One of the most common problems reported by couples, (not feeling listened to or heard),  can, with some practice, be fixed.  Learning to pay attention and truly be present with one’s partner is crucial for good communication in any relationship.  It is especially important in intimate ones.

Being present is especially challenging when what a person is expressing is negative, angry, fearful or discouraged feelings.  Rather than patiently listening, our natural inclination may be to change the subject, tune out or physically withdraw.  That’s because listening to intense negative emotion can trigger stressful feelings within us which make it difficult to respond rationally.

Men may have an even more difficult time with empathy because of their natural tendency is to solve problems and provide solutions.  While that might sound helpful, it often, isn’t. Offering premature solutions can be experienced as an interruption which stops the person from completing what they are trying to say.  

Many communication difficulties stems from a fundamental confusion  and oversimplification of why people talk to one another. Sometimes verbal communication is simple and direct. When you go to a bank and ask the teller for twenty dollars, the transaction is concrete. It doesn’t matter what either party is feeling as long as the teller correctly does what the customer asked.

Most human communications, however, are complex and take place on two levels: the concrete/literal level and the subtext/feeling level. What many couples don’t understand is that a connection on the feeling level must be made FIRST  before moving to the concrete or literal meaning of the words. 

Being there emotionally is what empathy and good communication is all about.  For example, imagine a wife comes home from an appointment with a new hair dresser and asks her husband , “What do you think ?”  

Although the sentence sounds like simple question, it isn’t.  Any man who thinks that it is will have a serious problem  on his hands.  In fact, the meta-level/emotional level expressed by her facial expressions, body language and voice tone reveals that what she is asking for is not his opinion but reassurance that the new stylist did not butcher her hair. t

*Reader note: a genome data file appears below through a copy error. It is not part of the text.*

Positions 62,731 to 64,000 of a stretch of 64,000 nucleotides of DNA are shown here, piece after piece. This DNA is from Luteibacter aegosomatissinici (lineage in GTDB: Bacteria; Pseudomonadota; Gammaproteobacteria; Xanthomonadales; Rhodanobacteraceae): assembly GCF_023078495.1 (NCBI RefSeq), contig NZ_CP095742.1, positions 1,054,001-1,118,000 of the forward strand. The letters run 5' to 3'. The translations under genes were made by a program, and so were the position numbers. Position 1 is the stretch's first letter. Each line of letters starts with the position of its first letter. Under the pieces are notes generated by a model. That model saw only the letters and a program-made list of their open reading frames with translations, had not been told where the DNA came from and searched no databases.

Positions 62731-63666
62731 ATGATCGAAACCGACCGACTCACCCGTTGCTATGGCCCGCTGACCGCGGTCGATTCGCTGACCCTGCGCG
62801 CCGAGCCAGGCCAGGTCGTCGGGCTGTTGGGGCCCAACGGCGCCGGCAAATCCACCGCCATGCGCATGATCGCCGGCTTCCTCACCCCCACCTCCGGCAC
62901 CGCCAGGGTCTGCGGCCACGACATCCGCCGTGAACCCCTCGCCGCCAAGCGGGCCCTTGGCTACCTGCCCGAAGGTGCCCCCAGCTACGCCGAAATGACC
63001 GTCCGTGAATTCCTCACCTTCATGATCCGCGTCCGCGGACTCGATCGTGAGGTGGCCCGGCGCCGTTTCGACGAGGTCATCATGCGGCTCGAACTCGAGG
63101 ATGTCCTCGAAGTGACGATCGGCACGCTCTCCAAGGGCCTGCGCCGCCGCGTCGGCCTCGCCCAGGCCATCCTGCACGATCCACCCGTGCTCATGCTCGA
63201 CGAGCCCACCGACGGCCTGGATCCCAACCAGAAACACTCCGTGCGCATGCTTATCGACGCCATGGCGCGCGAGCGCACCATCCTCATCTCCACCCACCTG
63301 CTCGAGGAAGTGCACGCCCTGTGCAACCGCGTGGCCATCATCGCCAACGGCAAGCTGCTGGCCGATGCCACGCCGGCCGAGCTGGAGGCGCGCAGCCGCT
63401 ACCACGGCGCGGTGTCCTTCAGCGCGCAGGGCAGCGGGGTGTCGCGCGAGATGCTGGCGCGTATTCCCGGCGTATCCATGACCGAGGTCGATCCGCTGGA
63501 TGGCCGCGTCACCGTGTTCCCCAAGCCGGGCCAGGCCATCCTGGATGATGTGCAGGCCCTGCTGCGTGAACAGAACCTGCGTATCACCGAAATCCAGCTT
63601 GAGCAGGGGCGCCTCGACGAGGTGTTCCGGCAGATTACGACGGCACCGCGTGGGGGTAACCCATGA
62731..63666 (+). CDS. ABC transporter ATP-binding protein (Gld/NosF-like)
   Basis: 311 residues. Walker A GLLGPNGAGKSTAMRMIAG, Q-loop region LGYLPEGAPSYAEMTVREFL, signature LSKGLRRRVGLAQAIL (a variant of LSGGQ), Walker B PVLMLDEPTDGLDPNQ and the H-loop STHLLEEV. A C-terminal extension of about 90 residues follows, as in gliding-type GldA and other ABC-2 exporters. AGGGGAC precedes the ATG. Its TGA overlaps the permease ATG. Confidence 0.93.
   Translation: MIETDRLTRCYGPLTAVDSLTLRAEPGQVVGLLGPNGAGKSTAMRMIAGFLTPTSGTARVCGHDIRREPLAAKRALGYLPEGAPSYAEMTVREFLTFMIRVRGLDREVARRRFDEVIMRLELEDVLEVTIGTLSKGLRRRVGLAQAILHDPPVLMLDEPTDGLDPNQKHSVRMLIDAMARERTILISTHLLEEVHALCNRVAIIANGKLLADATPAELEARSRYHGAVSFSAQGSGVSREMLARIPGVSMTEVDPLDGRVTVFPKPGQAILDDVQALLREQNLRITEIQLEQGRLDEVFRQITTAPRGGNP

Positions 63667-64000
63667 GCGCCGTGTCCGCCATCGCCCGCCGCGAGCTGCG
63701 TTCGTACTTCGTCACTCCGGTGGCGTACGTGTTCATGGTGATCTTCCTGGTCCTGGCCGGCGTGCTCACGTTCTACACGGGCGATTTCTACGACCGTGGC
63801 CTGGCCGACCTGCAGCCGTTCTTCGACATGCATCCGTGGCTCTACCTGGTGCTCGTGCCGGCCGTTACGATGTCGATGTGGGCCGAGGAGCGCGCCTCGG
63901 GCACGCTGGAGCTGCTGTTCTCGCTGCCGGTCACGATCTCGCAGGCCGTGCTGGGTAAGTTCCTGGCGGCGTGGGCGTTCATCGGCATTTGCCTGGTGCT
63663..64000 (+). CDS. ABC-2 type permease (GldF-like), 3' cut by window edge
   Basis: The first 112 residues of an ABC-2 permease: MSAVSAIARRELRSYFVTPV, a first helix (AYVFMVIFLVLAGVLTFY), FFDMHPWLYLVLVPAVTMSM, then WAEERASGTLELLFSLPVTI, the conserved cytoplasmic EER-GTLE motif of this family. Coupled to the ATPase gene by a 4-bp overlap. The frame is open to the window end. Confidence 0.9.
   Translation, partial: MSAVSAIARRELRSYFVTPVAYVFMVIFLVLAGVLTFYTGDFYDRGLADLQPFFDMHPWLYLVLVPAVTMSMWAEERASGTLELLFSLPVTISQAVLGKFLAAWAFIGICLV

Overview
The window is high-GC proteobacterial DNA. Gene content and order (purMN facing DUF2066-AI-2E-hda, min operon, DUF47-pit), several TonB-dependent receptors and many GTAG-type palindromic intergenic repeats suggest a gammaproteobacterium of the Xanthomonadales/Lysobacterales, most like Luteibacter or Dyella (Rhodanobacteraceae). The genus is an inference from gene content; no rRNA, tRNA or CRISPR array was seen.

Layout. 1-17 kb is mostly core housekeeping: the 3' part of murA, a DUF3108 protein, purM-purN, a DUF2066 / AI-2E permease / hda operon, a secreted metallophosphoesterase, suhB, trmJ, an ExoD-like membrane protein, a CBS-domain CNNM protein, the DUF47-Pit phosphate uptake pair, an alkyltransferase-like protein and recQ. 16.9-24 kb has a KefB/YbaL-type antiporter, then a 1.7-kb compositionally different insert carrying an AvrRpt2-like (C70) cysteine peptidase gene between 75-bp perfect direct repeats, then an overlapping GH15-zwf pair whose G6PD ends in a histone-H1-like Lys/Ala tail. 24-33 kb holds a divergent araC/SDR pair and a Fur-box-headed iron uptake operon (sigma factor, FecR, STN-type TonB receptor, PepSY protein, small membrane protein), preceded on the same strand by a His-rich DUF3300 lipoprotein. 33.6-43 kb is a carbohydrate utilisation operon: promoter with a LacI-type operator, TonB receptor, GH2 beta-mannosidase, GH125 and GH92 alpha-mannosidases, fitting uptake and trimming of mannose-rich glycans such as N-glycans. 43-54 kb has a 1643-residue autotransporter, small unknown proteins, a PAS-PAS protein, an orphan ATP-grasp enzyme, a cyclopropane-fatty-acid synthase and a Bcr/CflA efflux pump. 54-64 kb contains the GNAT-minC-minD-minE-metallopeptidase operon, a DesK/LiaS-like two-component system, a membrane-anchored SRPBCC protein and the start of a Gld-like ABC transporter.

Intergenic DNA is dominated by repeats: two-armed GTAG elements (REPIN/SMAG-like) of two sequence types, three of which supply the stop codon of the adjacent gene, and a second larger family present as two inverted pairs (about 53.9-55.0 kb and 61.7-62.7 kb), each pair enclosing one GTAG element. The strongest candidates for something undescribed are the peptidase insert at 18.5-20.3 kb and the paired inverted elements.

In order for the husband to respond in a helpful way, he needs to give her his full attention.  Here are some tips to help you improve your empathy skills, assist you in being a better listener and be more fully present in conversations:




1) FOCUS ON YOUR PARTNER / DON’T MULTI-TASK  The first question to ask before begining a conversation, is “Am I able to shift attention from what I was doing to the person who wants to talk?”  Just because someone wants to talk does not mean that you are  obligated to engage immediately.  If you are not in a good place to listen, it is better to negotiate another time to talk than to just go along without being present.    

2) / MAKE EYE-CONTACT/ TOUCH  Communicating your readiness to have a conversation takes more than just saying yes. Just as the person talking messages with non-verbal signals, so must the listener convey their attention with their own physical actions. The most important signal to indicate that you are focused exclusively on the one who is talking is eye-contact. Likewise, giving a reassuring touch is a good way to make an initial emotional connection.

3) LISTEN / UNDERSTAND THAT LESS IS MORE   When the conversation begins, be aware of how the person’s words affect you. If they are upsetting, ask yourself, whether you are too distracted to listen calmly.  you need to decide if you can calm yourself or if you need to stop the conversation and reschedule it.   

If you can continue, be clear that your primary job is to listen and not problem-solve. Empathic listening involves more than understanding the meaning of the words.  Being present includes connecting with what the person is feeling. 

Likewise, it is important to realize that many problems about which people speak don’t have simple or even any answers.  Being heard, understood, and cared about is what is being sought. You don’t have to come up with answers. Remember, when listening, doing less is more.     

It’s almost a cliche but it is true that most relationship problems are the result of poor communications. (Since communications involves a speaker as well as a listener, another post will talk about how to be a better speaker.)  Practicing a few basic skills can go a long way in helping you to be really present in intimate conversations.

Rev, Michael Heath, LMHC, Fellow AAPC        4 3 2023